While I launched this blog in August, I considered starting it last year about this time. I wrote the original version of this post a year ago, with an imminent launch in mind. What follows is a revised version — a sort of refresher on the near-anniversary of some singular sporting wonders.
BEWARE THE IDES of March Madness — especially when a damaged Man(ning) is on the loose.
Befuddled? Join the club. The above lead describes a trio of unprecedented events in three sports that took place (mostly) in March 2012. Actually, you could say two sports were involved, depending on your definition. Befuddled, indeed.
Let’s decode the conundrum…
1. Peyton’s New Place
QB Peyton Manning, Super Bowl winner and four-time MVP, was released by the Indianapolis Colts on March 7 and became arguably the most seismic free agent in NFL history.
The Colts decided to cut Manning, who missed the 2011 season after multiple neck surgeries, and thus avoided paying him a $28 million bonus. We can surmise that the uncertainty surrounding his recovery contributed to the Colts’ decision, but the Denver Broncos banked on a healthy Manning in 2012 — they signed the NFL’s biggest free-agent prize. And Manning rewarded their faith, leading Denver to the NFL’s best record.
In related news: Having signed Manning, the Broncos jettisoned Tebow-mania last year — trading QB Tim Tebow to the New York Jets. This month, the Jets released Tebow.
2. Roman Emperor on Trading Block? Are You Lin-sane?
Beware the NBA ides of March! The league’s trade deadline last year fell on March 15 — the latest it has ever occurred. You may wonder: Why so tardy? Why was the deadline delayed until the anniversary of that fateful day when Julius Caesar was assassinated in 44 B.C.?
OK, I’ll spare you the Google search: Last year’s NBA trade deadline came historically late due to the NBA lockout, which postponed the start of last season from Nov. 1 until Christmas Day.
Another league first: The NBA boasted its own version of March Madness last season, featuring yet another unprecedented phenomenon. Since this madness arrived a month earlier, we could call it February Frenzy, but the pop-media description was simply: Lin-sanity.
In early February 2012, Jeremy Lin became the first Asian-American to start an NBA game (and the league’s first American-born player of Taiwanese or Chinese descent).
He led the New York Knicks, who appeared headed to black-hole oblivion, to seven straight wins. In the first of those wins, Lin set an NBA scoring record for a Harvard player with a 25-point outburst — and he obliterated his own mark three games later, recording 38 points in a shocking conquest of superstar Kobe Bryant and the Los Angeles Lakers.
Lin’s rise from Ivy League obscurity to worldwide acclaim was more than meteoric — it was unknown nova-like. Sure, Lin starred at Harvard, but he received no Division I scholarship offers coming out of high school despite being the Northern California Division II Player of the Year. (Harvard and all the other Ivy schools are D-I, but they don’t offer athletic scholarships.)
After a stellar college career — which included a dazzling 30-point performance his senior year in a loss to Big East powerhouse Connecticut — Lin went (you guessed it) undrafted. That’s right, 30 NBA franchises joined the We Missed Lin club that had been founded by 300-plus colleges and universities.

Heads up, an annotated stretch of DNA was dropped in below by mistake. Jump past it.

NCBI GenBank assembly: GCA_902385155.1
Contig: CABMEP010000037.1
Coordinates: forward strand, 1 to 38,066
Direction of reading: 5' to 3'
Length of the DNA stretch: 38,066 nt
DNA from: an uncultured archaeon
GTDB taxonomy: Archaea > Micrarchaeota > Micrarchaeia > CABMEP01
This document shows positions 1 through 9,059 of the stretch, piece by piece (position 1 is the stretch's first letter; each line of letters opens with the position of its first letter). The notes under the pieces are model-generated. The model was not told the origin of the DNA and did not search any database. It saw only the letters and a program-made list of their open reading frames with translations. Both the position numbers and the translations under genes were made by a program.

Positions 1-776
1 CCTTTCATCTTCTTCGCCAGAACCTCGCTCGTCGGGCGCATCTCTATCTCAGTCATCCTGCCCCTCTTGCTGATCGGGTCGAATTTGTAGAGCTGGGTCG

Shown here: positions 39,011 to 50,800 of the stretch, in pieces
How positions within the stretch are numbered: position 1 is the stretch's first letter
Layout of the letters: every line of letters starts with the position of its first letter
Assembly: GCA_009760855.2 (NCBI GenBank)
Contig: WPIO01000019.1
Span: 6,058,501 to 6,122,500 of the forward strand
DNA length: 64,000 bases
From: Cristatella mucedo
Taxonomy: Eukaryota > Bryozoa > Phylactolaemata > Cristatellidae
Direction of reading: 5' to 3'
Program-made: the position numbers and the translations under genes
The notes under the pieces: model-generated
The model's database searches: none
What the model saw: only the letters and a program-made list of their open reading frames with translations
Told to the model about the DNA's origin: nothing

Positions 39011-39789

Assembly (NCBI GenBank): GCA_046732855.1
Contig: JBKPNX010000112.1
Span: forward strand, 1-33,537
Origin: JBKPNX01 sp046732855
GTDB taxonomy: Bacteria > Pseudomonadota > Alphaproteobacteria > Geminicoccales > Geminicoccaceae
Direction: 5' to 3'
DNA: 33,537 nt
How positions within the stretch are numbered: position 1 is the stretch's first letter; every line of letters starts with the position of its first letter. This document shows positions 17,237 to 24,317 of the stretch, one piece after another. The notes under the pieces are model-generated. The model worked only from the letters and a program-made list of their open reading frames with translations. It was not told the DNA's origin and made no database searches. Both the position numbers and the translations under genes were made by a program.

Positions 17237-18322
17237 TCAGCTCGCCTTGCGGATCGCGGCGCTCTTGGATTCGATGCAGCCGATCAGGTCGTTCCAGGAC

After last season, Lin signed as a free agent with the Houston Rockets. For Knicks fans, this season has been a maddening return to a state of sans-Lin sanity, though the Knicks’ successful campaign has eased the loss. As for mental health professionals in southeast Texas, they’ve had a full season to diagnose and study Lin-sanity. Lin remains legit, so there’s still no cure in sight.
3. Eyes on the Ides in NCAA Tourney
When do you suppose the Kentucky Wildcats began their quest for a national championship in last year’s NCAA tournament? Yes, their first tourney game was on March 15, aka the ides of March.
As fate would have it, the Kentucky men marched through the tournament and won the national title in early April, posting a 38-win season — the most victories ever for a Division I men’s basketball team.
On the women’s side, Baylor won the title and recorded the first 40-win season in college hoops history. The Connecticut and Tennessee women had previously posted unblemished 39-0 seasons; Tennessee did so in 1997-98, and UConn has achieved that record an unparalleled three times (2001-02, ’08-09 and ’09-10).
A further NCAA distinction: The 2012 NCAA men’s tourney was the first to witness two upsets of a No. 15 seed over a No. 2. For Duke and Missouri, heartbreak attended their Big Dance early, while Lehigh and Norfolk State donned glass slippers and boogied at the ball.
Somehow, for reasons not entirely clear to the left side of my brain, the convergence of these three unique events has me reflecting on exceptional historical happenings outside the realm of 21st-century sports … three happenings, to be exact. Hint: Two are typically commemorated in April, described as the cruelest month by poet T.S. Eliot — though any coach of a No. 2 seed that crashes and burns in March might question which month is crueler. The other is celebrated on the day the NBA began its recent lockout-shortened season.
To be continued…
Information from various media outlets was used in this article.